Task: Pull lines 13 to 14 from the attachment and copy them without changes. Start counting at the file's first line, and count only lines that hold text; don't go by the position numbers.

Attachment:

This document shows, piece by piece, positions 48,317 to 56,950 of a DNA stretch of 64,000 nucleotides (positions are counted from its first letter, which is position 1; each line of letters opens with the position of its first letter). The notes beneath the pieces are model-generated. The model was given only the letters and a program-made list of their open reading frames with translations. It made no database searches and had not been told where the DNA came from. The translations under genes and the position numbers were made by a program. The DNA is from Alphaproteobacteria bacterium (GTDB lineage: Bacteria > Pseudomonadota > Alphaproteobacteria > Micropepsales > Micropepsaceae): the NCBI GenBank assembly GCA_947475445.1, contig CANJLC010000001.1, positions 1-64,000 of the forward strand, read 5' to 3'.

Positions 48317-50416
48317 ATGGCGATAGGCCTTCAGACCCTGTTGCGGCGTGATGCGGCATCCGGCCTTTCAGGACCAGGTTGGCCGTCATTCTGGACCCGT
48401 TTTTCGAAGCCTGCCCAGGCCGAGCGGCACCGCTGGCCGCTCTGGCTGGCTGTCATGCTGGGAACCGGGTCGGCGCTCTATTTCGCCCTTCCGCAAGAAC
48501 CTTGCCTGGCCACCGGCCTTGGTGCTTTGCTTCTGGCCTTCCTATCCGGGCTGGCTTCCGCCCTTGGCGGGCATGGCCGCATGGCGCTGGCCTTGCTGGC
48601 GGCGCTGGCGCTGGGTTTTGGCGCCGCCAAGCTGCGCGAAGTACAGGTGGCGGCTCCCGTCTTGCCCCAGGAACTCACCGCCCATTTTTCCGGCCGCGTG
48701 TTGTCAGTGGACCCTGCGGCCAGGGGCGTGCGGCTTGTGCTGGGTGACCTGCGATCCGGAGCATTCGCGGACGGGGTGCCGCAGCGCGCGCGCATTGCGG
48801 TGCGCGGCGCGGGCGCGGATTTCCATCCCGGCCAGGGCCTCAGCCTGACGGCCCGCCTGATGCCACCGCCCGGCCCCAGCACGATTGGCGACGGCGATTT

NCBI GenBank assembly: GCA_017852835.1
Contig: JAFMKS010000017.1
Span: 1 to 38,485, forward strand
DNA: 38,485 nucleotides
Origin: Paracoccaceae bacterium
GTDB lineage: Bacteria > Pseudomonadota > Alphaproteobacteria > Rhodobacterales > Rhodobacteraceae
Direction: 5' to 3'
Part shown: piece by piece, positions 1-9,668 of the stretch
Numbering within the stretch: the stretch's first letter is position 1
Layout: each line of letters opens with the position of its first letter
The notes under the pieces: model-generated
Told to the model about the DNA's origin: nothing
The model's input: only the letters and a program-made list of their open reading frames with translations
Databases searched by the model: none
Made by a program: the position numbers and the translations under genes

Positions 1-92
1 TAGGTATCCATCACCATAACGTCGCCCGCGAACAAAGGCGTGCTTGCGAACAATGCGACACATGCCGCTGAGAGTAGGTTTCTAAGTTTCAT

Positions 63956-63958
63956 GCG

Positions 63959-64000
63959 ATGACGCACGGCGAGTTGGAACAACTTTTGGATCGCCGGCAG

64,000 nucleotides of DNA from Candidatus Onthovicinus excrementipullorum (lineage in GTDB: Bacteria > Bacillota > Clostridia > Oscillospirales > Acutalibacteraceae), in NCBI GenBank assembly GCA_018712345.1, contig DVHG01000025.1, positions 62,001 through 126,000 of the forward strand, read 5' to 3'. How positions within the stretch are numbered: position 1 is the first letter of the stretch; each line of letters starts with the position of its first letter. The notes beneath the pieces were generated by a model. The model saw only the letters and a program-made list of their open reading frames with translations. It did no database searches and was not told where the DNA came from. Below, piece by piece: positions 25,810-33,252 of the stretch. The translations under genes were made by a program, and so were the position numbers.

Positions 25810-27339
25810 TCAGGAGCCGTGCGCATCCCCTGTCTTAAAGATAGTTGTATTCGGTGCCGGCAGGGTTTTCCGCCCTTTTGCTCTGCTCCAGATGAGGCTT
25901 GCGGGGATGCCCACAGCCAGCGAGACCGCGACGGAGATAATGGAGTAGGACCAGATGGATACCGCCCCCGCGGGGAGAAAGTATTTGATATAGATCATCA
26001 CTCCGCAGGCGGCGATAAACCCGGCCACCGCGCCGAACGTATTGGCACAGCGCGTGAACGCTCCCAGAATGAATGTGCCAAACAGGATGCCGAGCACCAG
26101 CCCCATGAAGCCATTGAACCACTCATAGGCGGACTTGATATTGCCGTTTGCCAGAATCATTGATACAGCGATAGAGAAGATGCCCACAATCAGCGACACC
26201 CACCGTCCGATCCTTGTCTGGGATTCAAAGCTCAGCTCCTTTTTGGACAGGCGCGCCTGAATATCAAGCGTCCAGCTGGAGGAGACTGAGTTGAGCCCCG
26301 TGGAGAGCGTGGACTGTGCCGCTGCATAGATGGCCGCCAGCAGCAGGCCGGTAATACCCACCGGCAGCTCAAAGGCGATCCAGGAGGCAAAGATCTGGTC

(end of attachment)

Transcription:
Origin: Paracoccaceae bacterium
GTDB lineage: Bacteria > Pseudomonadota > Alphaproteobacteria > Rhodobacterales > Rhodobacteraceae